By Allen Levin

In order to advance as an actor you need to work on many scenes. You are going to find varied styles of work. Find people that work well with you. There isn’t any one right technique, however there are techniques that work well the way you work. If your partner has strategies that annoy you, it’s likely you aren’t compatible scene partners. If you have a rehearsal or two and it’s really not working out – this isn’t a “the show must go on” situation. Give it one more try with full communication to your partner as to your needs. Still doesn’t work? Move on. Do not worry about doing the scene with that partner. Save your strength for work that matters.

As for “the scene must go on,” I tried one of those. I did a scene from Jerry MacGuire with an actor who was playing Kelly Preston’s role. We were in the break up scene. She decided that our scene would be best suited if we truly didn’t like each other. She would smack me on the back of the head in the middle of class during a scene. She would insult me. She was acting like an absolute asshole. We did the scene. I don’t believe the scene went any better with her “trick.” During the process I put up a poster that said “Do it anyway.” It helped me get through this and we got the scene done. After the scene she happily came up to me and admitted her strategy. It was upsetting to me. I never worked with her again. She did go on to have a decent career in film! I see her work occasionally and I’m happy that she’s working.

In the above example I believe my creative energy would have been better spent with other partners. I can remember quite a few partners that I did multiple scenes with despite our class having over 80 people in it. When you find people who work well with you, do plenty with them. When you find people that don’t, let them down in a thoughtful manner.

“I’m sorry. I think my acting style is simply a different strategy than yours. I need to get loose and talk for a half hour before we dig in. Shooting the breeze helps me to loosen up. You like to get right to the lines. We are both right. Tell you what: Let’s each find another partner. We can still put the scene up with someone else. Maybe in the future we can try another scene together.”

I like this way of letting the other person go. It’s far better than “I don’t like the way you work.” It’s possible you’ll never work with them again (and likely) but letting people off the hook in a thoughtful way is an excellent way to be a professional.

There will be some people that simply don’t work well with you. I got turned off by acting partners that liked to talk shit about my teacher, about fellow classmates. I can’t be around that. I’d find a sensitive way of getting out of the scene. I also would stop this head on when it’s happening. “You know what, I’m not the kind that likes to speak negatively of people in our community. Please don’t include me in this kind of dialogue. I’m not judging you. It’s just not my thing.” That can be a difficult thing to tackle, but sometimes it’s truly necessary.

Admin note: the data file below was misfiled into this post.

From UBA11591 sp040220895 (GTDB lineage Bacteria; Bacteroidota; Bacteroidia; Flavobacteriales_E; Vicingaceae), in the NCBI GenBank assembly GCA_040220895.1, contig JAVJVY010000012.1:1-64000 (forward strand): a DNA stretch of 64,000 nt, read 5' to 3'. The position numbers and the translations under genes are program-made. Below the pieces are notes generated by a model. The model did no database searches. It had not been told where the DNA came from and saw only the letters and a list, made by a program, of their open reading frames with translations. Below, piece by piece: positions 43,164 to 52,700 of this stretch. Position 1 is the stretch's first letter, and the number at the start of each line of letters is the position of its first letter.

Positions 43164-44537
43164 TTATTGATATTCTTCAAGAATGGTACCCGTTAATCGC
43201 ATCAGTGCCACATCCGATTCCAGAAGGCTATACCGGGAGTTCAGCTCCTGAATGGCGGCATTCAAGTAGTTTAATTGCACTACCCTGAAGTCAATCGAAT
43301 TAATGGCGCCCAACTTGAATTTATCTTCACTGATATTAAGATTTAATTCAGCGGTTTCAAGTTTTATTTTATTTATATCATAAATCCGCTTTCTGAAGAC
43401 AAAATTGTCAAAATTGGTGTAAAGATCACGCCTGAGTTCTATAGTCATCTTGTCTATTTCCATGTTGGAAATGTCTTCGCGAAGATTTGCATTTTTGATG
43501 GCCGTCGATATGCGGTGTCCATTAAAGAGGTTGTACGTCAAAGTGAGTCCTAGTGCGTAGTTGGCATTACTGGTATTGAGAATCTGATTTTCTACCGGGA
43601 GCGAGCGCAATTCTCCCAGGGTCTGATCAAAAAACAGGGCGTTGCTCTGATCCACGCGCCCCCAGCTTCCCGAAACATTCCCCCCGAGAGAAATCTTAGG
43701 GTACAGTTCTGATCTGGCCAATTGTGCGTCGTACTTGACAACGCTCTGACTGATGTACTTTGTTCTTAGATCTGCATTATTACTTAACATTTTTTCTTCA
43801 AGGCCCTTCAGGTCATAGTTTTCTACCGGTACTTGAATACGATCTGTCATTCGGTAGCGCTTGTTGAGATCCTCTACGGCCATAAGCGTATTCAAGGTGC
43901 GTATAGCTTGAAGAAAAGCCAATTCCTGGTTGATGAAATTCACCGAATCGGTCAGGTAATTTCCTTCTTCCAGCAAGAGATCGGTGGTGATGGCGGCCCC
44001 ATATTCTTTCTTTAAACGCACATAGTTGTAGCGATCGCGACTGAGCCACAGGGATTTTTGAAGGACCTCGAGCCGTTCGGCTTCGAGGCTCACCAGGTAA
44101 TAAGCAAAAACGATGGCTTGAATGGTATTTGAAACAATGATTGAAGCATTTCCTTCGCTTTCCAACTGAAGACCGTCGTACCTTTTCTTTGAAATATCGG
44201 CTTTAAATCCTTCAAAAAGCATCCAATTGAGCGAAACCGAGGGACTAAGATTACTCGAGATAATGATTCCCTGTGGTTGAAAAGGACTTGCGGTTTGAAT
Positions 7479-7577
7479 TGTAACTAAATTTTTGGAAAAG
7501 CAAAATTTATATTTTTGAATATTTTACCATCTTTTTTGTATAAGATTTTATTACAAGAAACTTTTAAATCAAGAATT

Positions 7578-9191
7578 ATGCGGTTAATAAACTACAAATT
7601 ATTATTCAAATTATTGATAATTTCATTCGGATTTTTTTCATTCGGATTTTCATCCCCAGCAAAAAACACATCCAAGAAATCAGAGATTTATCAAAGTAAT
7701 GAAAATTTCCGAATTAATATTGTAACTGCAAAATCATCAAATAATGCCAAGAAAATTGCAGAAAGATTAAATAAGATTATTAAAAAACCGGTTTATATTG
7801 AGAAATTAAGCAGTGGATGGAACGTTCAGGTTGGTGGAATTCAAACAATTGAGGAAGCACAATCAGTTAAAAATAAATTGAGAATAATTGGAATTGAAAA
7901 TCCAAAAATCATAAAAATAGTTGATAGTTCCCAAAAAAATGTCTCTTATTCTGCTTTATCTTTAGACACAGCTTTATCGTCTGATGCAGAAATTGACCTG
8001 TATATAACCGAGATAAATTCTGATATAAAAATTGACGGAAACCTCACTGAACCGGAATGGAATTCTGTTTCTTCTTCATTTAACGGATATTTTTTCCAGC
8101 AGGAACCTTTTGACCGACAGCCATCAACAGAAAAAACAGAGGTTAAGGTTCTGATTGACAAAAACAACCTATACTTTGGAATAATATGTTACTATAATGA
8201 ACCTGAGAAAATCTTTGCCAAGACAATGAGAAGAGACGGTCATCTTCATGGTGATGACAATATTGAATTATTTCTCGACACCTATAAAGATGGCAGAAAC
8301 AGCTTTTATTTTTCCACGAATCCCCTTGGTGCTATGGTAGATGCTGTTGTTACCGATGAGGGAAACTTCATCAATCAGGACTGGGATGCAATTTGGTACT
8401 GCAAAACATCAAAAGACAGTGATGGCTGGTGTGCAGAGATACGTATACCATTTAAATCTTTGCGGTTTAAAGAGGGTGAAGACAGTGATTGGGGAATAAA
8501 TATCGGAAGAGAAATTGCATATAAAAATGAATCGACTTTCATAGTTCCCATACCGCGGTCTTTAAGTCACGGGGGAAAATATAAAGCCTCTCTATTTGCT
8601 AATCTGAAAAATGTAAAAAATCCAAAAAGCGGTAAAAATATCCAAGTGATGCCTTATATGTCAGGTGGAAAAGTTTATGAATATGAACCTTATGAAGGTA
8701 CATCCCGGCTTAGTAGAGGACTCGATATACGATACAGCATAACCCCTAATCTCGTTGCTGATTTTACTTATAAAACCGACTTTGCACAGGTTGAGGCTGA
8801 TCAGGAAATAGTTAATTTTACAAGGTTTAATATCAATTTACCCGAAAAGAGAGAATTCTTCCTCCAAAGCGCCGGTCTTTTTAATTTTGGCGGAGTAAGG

If you take a booking, like a play, and the people aren’t working the way you like to work, do your absolute best to hang in there. That’s where “the show must go on” comes into fruition. There will be plenty of character building. I’ve been there. Stay in. Take your commitment seriously. If you gave your word, you should be there, despite amateur behavior. If the space becomes hostile or unsafe, it’s ok (and necessary) to leave it behind. I can tell you play producers I’d avoid, happily.

Do your best to make it through the run. Your word truly is your bond. If it’s unsafe in any way – that’s the deal breaker. That’s your out. Get out. Move onward to projects that are created in a manner that’s professional and safe.

Sometimes our careers are more defined by what we leave behind. Many times with scene partners leaving them behind is the right more. Really give your partner a try. Communicate. Work out your differences. You’ll learn a lot by getting the work on stage. If the gap is too far to build a bridge, move on to another partner. The main issue is you need to be working on scenes. Find a couple people (3 or 4 is ideal) with which you work regular scenes. Still accept occasional scenes from others and see if you can add to your scene partner family.

Keep in mind that no one is necessarily wrong in how they approach a scene. Plenty of people will be wrong for the way you approach a scene. Be judicious. Acting class scenes are the best because of just how much power you have to create the art you want. Many times the industry won’t grant you that power unless you are the producer. Enjoy the power to move forward. Enjoy the power to put the work up. Enjoy the power to put it down with one partner and pick it up with the right partner for you.

Onward and UP.

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